What Are The Causes Of Depression?


  • Genetics: Studies have shown that depression can occur generation after generation, and specific genes may aggravate a person’s risk of developing the disorder.
  • Brain Chemistry: Neurotransmitters are chemicals in the brain that regulate mood. An imbalance in these chemicals can contribute to depression.
  • Environmental Factors: Abuse, trauma, neglect, and significant changes in life, such as the death of a loved one or job loss, can trigger depression.
  • Medical Conditions: Illnesses such as heart disease, diabetes,  and cancer, can lead to a person developing depression.
  • Substance Abuse: Over-usage of alcohol and drugs can elevate the chances of developing depression. People with depression tend to use drugs and alcohol to cope.

However, not everyone with depression will have the exact underlying causes, as depression can have a combination of causes. Additionally, some people may develop depression without any apparent reason.

What Is The Treatment For Depression?

The treatment for depression depends on the severity of symptoms and the underlying causes of the disorder. Some of the most common treatments for depression include: [5]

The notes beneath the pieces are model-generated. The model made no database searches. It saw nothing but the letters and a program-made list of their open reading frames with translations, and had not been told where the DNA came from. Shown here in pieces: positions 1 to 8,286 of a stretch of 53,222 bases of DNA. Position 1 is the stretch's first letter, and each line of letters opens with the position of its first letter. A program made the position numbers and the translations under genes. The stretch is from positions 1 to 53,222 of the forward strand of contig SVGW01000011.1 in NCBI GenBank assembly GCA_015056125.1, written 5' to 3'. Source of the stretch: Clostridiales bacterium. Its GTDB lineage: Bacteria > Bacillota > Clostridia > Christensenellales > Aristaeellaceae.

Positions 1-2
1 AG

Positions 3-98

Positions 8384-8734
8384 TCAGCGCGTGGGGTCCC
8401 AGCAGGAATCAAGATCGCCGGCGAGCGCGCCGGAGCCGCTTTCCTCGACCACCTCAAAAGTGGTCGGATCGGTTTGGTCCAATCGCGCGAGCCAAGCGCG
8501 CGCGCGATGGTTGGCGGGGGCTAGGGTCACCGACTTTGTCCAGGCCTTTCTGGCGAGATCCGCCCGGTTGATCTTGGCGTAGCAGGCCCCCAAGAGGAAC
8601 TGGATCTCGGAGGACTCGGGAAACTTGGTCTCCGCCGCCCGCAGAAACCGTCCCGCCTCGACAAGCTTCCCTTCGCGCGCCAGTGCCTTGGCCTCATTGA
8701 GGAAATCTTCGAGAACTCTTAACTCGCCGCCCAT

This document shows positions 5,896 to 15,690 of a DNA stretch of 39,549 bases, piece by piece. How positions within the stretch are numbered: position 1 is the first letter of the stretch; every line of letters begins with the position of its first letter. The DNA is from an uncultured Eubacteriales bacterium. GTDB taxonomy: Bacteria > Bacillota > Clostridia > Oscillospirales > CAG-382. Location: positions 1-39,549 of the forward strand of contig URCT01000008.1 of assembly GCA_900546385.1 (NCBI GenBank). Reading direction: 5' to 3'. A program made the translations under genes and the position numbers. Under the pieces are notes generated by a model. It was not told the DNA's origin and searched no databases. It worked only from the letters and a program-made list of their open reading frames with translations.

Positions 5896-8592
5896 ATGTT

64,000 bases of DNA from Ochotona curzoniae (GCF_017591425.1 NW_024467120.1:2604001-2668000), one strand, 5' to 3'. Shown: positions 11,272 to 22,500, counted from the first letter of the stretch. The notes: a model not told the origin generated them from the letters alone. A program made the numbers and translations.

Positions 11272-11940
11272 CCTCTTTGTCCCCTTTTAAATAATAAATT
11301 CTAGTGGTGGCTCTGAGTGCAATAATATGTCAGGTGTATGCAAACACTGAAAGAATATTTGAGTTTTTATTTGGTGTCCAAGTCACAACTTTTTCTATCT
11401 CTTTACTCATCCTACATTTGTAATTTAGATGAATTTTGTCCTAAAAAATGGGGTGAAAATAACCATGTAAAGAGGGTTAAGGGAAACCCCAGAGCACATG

Treatment For Depression?


  • Therapy: Several types of treatment, including cognitive-behavioral therapy (CBT), interpersonal therapy, and psychodynamic therapy, can effectively treat depression by helping a person change negative thought patterns and behaviors.
  • Medications: Antidepressant medications, such as selective serotonin reuptake inhibitors (SSRIs) and serotonin-norepinephrine reuptake inhibitors (SNRIs), can help manage symptoms of depression. However, medication should be prescribed and monitored only by a psychiatrist.
  • Lifestyle Changes: Regular exercises, a healthy diet, and stress reduction techniques, such as yoga or meditation, can be effective in managing symptoms of depression and enhancing overall health.
  • Transcranial Magnetic Stimulation (TMS): This non-invasive treatment uses magnetic fields to activate nerve cells in the brain and can help treat depression in some cases.
  • Electroconvulsive Therapy (ECT): ECT is a process that uses electric currents to stimulate the brain and can be efficacious in treating severe depression that does not respond to other treatments.

Essentially, there is no one-size-fits-all when it comes to treatment for depression. Therefore, a healthcare professional should evaluate a person’s situation to determine the best course of treatment.

How To Deal With Depression?

Dealing with depression can be challenging, but several strategies can help manage symptoms and improve overall well-being. Here are some ways to deal with depression: [6]


How To Deal With Depression?